Geraldine Schechter

Geraldine Schechter

Faculty: Emeriti

Professor Emerita of Medicine

Geraldine Schechter was born in New York City and grew up in Greenpoint, Brooklyn, which she remembers as a “wonderful place with many varieties of people.”  She attended local schools and remembers fondly her teachers, who would sometimes check up on her by stopping by the convenience store her parents owned. One of those teachers encouraged her to take the test to get into Hunter College High School, which she eventually attended. She remembers, “Hunter College High School was fabulous because…it was very hard for people in those days that had PhDs to get jobs,” so they came to the high school. She recalls, “There, I had wonderful teachers, and one of them steered me to the Brooklyn Vassar club which gave me a scholarship to go to Vassar College.”

After graduating cum laude from Vassar in 1959, Schechter decided to continue on to the M.D. Program at Columbia University. She asserts, “I always knew that I wanted to go into Medicine” and recalls that “My parents were not well educated - but they came from very educated families in Albania. My father owned a luncheonette where my mother and he worked together. But he, when I was very small, said ‘What do you want to be - a doctor or a dentist?’ And I didn’t want to be a dentist. And he was right…So, I majored in college in chemistry with lots of minors and then got into Columbia, which was terrific.”

Schechter recalls that it was a bit of a shock to go from two all-girl schools to Columbia. The medical school was comprised of 10% women because of a donation given by a female philanthropist to increase the ratio of women to men in the medical school. At Columbia, Schechter became particularly interested in hematology. She recalls, “There were fantastic professors in hematology.” After graduation, Schechter was selected as an intern at the Presbyterian Hospital of Columbia.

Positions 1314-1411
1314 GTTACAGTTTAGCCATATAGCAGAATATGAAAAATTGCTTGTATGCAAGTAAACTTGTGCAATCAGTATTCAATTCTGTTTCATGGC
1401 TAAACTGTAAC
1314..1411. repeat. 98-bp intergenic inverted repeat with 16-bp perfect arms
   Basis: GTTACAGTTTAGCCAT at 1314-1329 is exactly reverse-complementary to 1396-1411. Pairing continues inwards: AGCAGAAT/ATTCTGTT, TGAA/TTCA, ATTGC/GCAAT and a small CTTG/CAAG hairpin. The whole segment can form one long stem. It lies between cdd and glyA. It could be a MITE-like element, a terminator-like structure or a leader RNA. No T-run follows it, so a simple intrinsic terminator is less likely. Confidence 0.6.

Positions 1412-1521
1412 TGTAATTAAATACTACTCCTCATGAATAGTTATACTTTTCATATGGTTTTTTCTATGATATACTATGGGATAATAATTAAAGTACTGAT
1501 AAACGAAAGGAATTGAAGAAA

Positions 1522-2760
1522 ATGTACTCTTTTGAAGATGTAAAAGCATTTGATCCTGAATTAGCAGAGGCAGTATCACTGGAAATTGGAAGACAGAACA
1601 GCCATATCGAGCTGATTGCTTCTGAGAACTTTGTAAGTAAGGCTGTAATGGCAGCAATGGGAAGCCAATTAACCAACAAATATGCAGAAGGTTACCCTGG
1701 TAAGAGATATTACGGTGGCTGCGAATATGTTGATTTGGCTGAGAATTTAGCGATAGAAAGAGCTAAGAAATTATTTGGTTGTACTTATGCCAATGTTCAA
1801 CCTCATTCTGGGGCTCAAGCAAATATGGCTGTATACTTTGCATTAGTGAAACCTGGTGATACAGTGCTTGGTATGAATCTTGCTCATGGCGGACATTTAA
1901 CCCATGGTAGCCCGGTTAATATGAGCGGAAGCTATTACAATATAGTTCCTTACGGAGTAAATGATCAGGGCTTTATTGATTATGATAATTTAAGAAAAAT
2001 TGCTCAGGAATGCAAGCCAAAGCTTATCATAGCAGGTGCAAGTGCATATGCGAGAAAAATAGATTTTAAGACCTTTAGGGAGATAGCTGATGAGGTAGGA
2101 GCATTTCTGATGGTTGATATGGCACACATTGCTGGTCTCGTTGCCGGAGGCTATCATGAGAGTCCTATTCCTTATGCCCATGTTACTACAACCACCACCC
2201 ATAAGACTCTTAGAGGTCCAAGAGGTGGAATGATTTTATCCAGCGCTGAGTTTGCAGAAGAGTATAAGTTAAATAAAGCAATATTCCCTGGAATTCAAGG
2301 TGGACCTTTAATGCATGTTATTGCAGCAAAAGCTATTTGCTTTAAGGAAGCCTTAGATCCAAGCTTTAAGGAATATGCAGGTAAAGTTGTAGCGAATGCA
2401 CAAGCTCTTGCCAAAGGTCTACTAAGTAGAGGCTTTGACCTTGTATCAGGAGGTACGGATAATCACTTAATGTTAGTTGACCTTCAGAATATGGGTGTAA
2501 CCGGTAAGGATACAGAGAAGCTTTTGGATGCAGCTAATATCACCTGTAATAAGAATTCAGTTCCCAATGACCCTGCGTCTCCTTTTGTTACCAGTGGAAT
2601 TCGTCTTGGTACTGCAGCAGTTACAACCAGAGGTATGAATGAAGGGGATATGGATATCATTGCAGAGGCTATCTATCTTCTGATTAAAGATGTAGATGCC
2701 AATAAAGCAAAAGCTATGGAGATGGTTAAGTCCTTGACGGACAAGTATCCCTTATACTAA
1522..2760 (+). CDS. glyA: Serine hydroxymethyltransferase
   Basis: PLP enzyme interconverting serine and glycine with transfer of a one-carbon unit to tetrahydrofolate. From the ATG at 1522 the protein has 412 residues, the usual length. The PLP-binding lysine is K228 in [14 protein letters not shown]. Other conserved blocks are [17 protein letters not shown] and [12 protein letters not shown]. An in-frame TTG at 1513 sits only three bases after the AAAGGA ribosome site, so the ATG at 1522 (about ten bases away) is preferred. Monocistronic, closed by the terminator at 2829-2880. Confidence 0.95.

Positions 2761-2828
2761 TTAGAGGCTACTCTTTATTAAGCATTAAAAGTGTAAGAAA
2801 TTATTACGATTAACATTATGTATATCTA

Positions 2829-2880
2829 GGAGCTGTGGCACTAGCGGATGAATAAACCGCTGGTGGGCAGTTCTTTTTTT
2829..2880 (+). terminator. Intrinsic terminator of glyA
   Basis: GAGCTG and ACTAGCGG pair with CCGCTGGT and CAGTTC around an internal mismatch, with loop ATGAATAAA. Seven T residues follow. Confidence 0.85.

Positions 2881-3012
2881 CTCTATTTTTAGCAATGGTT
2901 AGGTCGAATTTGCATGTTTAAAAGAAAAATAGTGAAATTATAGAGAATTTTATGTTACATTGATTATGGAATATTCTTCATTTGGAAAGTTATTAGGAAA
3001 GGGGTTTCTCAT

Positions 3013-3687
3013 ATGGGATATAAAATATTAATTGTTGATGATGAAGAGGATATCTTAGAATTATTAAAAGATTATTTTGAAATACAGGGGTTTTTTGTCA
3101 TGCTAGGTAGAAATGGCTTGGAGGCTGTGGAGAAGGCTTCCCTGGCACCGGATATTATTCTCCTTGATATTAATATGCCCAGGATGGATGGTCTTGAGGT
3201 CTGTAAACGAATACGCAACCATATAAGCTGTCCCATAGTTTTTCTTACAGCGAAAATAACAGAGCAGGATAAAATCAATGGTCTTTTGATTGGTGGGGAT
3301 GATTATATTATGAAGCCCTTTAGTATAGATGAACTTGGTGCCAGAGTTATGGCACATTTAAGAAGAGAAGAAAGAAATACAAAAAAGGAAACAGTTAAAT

Schechter had met her husband at Columbia, and after her internship he got a research associateship at National Institutes of Health.  Schechter undertook a residency in 1965 at the residency at the Veterans Administration Hospital, Washington, DC. There she began focusing on lymphocytes and cellular immunology. After her third year, she began a hematology fellowship and then a research associateship with Dr. Bill McFarland, who eventually took another position at the hospital so that she could come on permanently as a staff physician.  She recalls, "There I was in 1970, after my second child was born, being a staff hematologist. Then…four years later [McFarland] suddenly went to California, and there I was, and I became the Chief of Hematology - and the rest is history.”

Schechter continued her work in cellular immunology and became part of cancer research into t-cell lymphomas and multiple myeloma which was the result of the b-cell lymphomas. She played a part in the discovery of the HTVL-1 Virus. She recounts, “I played a little role…but it was terrific.” An article she co-authored on this topic was published in New England Journal of Medicine in 1972.

In her time at the VA, she also worked with the American Board of Internal Medicine and the American Society of Hematology. “The thing that I’m most proud about there was…the support I gave to the hematology education program…” In her work withe the program, Schechter worked to compile a book that described the yearly program that was focused to teach practitioners the art of hematology. It was accepted by the National Library of Medicine on PubMed and continues to be available.

In her affiliation with the George Washington University, Schechter worked with Interns and and Fellows seeing patients on the wards and in clinics at the VA, and teaching them about the disease research. She states,“That was the most enriching thing of all.”

Though Schechter has retired, she hasn't wanted to give up medicine, and so she still works at the VA two days a week. She is also enjoying gardening, reading books for pleasure, and going to the theatre.


A.B., Vassar College, 1959, cum laude
M.D., Columbia University (College of Physicians and Surgeons), 1963
Internship and Assistant Residency, Columbia-Presbyterian Medical Center, 1963-1965

Audio Clip from Interview